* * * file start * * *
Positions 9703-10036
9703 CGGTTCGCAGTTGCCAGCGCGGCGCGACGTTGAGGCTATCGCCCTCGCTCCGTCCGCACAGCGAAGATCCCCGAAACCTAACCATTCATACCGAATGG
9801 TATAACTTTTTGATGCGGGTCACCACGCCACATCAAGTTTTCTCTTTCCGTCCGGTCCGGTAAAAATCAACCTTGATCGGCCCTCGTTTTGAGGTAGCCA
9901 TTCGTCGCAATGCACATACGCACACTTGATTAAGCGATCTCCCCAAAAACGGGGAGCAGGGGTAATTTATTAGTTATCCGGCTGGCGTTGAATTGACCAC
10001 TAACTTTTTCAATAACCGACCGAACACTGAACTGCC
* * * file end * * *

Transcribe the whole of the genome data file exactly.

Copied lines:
Positions 9703-10036
9703 CGGTTCGCAGTTGCCAGCGCGGCGCGACGTTGAGGCTATCGCCCTCGCTCCGTCCGCACAGCGAAGATCCCCGAAACCTAACCATTCATACCGAATGG
9801 TATAACTTTTTGATGCGGGTCACCACGCCACATCAAGTTTTCTCTTTCCGTCCGGTCCGGTAAAAATCAACCTTGATCGGCCCTCGTTTTGAGGTAGCCA
9901 TTCGTCGCAATGCACATACGCACACTTGATTAAGCGATCTCCCCAAAAACGGGGAGCAGGGGTAATTTATTAGTTATCCGGCTGGCGTTGAATTGACCAC
10001 TAACTTTTTCAATAACCGACCGAACACTGAACTGCC